Data from: Male competition drives song divergence along an ecological gradient in an avian ring species
Scordato, Elizabeth S.C.; Scordato, Elizabeth S. C. (2018), Data from: Male competition drives song divergence along an ecological gradient in an avian ring species, Dryad, Dataset, https://doi.org/10.5061/dryad.1pj4302
Sexual selection operates via female choice and male competition, which can act independently, in concert, or in opposition. Female choice is typically considered the stronger selective force, but how these two processes interact to shape phenotypic divergence is poorly understood. I tested the hypothesis that variation in sexual selection in different habitats drives song divergence in the greenish warbler ring species. I evaluated the strength, direction, and targets of female choice and male competition in three populations spanning 2400km of latitude. Average song length increased with latitude, concomitant with a decline in population density. Within populations, males sang longer songs when females were fertile and shorter songs during territory establishment. Females consistently preferred males with longer songs and larger song repertoires. By contrast, playback experiments showed that males used short songs in territory defense. Songs were shortest at high densities, and in the highest density population only, song traits preferred by females correlated with male territoriality. Stronger male competition at high population densities likely constrains maximum song length, whereas weaker competition at low densities allows expression of female choice for long songs. Interactions between male competition and ecology may be a crucial but oft-overlooked component of phenotypic divergence and speciation.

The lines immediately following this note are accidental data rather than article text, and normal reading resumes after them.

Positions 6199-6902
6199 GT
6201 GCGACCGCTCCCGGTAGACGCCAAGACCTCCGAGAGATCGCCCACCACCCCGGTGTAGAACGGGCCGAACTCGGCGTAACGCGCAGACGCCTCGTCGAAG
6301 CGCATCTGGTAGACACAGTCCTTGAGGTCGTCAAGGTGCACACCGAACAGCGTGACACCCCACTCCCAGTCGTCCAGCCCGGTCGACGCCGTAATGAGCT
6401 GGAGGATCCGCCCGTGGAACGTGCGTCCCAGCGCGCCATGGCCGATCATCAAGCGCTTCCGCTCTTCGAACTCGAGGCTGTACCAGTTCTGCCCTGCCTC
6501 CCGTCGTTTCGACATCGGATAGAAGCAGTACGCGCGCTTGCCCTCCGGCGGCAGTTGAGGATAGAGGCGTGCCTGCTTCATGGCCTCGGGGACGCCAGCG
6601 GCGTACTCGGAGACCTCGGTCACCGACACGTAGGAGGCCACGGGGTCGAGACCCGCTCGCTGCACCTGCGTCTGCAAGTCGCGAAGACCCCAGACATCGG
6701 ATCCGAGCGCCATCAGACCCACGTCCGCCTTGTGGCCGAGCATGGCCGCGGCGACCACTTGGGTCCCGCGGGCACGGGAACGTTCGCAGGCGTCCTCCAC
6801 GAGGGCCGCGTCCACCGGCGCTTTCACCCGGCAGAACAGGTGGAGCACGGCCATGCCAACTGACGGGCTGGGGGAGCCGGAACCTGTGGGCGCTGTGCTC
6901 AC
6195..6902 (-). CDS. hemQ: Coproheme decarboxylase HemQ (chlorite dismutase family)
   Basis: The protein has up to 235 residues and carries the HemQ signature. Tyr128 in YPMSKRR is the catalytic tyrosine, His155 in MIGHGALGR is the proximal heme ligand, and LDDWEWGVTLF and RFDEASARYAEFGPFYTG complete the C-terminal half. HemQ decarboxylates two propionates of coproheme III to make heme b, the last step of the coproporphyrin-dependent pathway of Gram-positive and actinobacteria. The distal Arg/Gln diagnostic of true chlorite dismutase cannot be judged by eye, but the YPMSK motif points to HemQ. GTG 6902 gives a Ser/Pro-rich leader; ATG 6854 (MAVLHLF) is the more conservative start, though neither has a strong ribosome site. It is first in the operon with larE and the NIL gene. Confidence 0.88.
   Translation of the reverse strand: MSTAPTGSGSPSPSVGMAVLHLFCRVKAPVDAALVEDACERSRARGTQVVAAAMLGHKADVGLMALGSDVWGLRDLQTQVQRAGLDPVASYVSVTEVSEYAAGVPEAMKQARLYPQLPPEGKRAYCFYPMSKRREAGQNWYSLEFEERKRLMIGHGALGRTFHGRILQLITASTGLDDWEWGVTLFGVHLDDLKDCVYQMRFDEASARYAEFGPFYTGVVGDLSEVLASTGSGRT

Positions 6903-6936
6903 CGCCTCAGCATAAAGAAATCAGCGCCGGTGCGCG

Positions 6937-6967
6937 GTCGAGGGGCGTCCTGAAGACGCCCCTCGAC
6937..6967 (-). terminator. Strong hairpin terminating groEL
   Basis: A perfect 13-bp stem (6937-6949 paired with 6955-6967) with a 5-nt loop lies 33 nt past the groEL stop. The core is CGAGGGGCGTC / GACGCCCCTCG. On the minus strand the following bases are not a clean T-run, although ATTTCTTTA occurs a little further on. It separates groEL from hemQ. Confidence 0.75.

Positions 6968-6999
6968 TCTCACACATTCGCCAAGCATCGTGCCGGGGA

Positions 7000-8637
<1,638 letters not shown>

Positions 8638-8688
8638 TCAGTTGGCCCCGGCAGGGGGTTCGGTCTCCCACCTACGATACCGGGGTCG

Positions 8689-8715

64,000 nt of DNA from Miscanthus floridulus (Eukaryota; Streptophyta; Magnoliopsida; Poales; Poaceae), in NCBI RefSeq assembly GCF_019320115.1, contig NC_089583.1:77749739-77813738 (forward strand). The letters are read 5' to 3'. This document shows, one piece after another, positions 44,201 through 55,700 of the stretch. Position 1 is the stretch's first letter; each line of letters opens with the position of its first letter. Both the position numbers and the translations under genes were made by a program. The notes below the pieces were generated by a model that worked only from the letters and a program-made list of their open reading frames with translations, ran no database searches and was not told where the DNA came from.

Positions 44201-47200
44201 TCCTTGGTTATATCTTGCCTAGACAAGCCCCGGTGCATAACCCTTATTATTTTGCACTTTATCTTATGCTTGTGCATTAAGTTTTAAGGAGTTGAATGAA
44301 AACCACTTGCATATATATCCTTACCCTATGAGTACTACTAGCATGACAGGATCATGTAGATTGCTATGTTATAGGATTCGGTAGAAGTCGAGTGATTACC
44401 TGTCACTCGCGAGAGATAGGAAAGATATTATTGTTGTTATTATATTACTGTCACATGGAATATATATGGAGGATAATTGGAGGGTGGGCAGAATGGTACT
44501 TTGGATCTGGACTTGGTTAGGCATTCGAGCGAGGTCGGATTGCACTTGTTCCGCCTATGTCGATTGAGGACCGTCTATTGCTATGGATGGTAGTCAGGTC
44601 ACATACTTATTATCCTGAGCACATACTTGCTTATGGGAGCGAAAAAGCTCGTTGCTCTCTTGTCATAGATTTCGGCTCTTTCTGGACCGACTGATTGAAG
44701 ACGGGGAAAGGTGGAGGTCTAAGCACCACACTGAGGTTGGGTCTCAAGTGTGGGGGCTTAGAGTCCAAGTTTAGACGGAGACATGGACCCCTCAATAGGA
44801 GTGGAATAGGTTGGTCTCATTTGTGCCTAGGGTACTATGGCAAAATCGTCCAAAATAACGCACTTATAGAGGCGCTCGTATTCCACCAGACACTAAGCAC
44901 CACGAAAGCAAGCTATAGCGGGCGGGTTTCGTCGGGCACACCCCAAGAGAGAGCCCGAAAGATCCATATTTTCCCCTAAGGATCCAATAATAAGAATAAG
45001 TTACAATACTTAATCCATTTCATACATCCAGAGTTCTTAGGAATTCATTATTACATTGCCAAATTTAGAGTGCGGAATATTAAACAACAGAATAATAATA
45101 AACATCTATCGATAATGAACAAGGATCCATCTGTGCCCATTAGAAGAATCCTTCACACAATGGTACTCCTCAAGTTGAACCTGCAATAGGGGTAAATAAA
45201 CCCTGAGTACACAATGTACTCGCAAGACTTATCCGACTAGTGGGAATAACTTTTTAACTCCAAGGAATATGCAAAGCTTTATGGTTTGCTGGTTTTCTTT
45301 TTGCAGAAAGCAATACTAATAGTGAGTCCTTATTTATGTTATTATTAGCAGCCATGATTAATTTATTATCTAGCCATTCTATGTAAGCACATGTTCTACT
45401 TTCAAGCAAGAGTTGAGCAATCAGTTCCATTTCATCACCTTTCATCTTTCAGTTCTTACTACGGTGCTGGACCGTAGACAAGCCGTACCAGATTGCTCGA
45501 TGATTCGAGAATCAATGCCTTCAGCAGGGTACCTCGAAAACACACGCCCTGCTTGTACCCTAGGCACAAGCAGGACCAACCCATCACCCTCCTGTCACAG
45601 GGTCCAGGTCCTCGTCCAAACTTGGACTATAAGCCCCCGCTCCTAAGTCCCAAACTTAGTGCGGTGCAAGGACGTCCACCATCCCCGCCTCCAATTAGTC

National Science Foundation, Award: NSF DDIG 41102